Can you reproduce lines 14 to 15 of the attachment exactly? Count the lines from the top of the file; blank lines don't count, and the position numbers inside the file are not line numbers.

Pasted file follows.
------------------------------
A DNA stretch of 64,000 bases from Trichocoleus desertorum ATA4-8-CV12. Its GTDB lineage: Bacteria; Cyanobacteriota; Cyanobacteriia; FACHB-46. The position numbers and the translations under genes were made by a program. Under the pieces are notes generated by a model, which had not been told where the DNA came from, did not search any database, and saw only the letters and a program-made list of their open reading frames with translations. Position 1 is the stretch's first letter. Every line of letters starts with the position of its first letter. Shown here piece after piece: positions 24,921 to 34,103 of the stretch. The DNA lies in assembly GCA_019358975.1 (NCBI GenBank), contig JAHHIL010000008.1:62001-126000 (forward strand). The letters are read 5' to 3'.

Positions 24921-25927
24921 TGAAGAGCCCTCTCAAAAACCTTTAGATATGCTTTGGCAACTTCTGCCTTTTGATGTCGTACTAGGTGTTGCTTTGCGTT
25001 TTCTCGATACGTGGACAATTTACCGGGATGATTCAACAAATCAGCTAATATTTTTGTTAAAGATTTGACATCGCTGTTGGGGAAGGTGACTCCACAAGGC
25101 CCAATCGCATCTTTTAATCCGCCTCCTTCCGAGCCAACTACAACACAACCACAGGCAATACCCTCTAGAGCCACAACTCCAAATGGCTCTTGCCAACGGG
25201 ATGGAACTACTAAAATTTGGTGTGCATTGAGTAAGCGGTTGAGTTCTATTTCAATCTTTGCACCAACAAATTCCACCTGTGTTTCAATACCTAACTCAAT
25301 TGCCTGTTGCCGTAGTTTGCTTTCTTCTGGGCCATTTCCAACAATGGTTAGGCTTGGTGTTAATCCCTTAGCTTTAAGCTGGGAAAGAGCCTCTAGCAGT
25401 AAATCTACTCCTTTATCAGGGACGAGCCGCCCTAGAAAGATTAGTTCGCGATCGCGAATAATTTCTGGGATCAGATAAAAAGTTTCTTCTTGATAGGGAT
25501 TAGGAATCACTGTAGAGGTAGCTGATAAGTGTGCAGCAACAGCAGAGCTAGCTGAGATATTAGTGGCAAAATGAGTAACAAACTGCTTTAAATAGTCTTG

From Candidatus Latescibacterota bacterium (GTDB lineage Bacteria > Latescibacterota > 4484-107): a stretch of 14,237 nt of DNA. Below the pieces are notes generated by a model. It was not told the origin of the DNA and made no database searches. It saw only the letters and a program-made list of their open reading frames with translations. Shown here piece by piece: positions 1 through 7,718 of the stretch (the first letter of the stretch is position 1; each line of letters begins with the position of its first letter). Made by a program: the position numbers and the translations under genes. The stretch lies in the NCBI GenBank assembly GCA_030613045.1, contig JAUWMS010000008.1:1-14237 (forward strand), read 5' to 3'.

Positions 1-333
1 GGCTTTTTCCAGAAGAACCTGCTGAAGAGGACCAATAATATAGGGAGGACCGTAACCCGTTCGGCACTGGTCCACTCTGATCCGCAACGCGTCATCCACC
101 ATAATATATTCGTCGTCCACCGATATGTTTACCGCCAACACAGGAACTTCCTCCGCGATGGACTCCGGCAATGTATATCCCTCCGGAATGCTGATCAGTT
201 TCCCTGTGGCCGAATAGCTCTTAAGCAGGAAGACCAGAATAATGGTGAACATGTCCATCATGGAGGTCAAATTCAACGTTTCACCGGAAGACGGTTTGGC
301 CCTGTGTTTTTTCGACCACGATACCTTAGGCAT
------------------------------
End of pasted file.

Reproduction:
201 TCCCTGTGGCCGAATAGCTCTTAAGCAGGAAGACCAGAATAATGGTGAACATGTCCATCATGGAGGTCAAATTCAACGTTTCACCGGAAGACGGTTTGGC
301 CCTGTGTTTTTTCGACCACGATACCTTAGGCAT